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Creative estate planning for second marriages

4/22/2016 | Kaplin Stewart Blog

One of the most interesting things about estate law is the fact that no two Pennsylvania individuals or families will share the exact same set of needs when it comes to planning their estates. Estate planning is incredibly flexible and easily customizable. There are options available to suit a wide range of goals and priorities. 

Consider the example of a man who has built a successful business and is preparing to marry for the second time. He has two children, only one of which is involved in the family business. He wants to provide for both his new wife and his kids in the event of his death, but he is unsure how to balance the needs of everyone he loves. This scenario requires a careful touch, but a solution can be found in a multiple-step planning approach.

First, the man can transfer his business to the child who is involved by means of an intentional defective trust (IDT). This removes the business from the estate and ensures that it will end up where the owner intends. Best of all, the owner can retain control over the business during his lifetime and will incur no income or capital gains tax from the transfer. The child who is not a party to this transfer can be accommodated in the estate plan by being given a larger share of other assets.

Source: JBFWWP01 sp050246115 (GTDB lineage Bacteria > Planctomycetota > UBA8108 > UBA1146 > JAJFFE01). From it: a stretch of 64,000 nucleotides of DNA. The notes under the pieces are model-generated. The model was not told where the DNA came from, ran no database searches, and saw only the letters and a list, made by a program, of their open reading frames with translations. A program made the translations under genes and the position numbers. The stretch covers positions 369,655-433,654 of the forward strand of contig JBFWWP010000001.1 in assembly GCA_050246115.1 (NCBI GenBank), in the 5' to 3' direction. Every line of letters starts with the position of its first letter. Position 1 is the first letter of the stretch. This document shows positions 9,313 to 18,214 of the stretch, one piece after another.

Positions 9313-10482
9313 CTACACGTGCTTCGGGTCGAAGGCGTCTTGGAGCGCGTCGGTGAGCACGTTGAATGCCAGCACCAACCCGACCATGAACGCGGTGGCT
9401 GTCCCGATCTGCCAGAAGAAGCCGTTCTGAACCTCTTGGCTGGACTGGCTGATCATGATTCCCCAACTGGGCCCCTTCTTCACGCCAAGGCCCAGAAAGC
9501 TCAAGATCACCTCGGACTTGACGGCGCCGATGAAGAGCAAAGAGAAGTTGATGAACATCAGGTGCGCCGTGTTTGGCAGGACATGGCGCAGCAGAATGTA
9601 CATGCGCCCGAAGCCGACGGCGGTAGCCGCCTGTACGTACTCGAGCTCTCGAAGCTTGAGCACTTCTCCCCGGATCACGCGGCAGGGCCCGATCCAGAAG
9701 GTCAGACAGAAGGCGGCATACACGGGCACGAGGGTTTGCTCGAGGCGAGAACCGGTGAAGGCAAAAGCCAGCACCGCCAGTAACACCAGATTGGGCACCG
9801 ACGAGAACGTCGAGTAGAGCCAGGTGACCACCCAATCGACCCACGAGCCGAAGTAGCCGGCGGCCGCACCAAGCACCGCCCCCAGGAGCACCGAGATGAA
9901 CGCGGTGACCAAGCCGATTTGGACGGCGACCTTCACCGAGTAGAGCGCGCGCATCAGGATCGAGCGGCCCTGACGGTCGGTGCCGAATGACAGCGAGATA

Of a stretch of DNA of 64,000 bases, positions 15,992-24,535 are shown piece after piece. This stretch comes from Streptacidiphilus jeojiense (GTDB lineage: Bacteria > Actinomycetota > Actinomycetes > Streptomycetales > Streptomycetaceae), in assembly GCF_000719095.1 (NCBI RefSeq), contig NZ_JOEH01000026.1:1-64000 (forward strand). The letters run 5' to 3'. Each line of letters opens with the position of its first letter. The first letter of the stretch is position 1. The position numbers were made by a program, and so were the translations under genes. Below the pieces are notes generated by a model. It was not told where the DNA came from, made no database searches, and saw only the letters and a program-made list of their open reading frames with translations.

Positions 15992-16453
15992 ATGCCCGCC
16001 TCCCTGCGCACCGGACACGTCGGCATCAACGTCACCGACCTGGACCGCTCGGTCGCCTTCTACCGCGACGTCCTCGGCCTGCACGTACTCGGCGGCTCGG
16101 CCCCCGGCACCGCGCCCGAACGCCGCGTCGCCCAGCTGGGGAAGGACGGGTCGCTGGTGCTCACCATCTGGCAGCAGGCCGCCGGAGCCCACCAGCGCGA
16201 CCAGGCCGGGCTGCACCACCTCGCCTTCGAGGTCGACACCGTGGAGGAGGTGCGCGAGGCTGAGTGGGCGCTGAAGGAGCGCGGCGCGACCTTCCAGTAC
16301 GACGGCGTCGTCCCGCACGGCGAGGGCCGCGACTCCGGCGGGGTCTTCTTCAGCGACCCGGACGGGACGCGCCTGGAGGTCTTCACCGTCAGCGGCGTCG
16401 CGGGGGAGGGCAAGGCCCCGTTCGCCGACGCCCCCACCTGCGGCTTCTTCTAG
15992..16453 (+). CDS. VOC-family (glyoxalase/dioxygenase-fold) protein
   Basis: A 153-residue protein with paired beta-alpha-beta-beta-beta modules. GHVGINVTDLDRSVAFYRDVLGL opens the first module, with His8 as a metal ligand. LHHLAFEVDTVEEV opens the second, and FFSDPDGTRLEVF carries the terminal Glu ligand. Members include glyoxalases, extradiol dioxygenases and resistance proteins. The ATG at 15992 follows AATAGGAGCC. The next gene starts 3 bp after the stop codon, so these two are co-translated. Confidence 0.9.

Next, the man creates a qualified terminable interest property (Q-TIP) and transfers all significant assets into that vehicle. He creates a life estate for his new wife so that she will be entitled to live in the family home for the remainder of her lifetime if he should predecease her. She can also benefit from income earned from the assets held within the Q-TIP. The house and the assets will pass down to the adult children upon the death of the wife.

This layered approach meets all of the family’s estate planning needs. It incurs very little in the way of taxes, allows the man to provide for his second wife, and also ensures that his children will receive their intended inheritance. In addition, the plan allows the child who is active in the family business to retain ownership once the father has passed away. This is just one of the many ways that estate planning can be molded to fit a wide range of needs in Pennsylvania and elsewhere.

Source:, “Estate planning musts“, Irv Blackman, April 20, 2016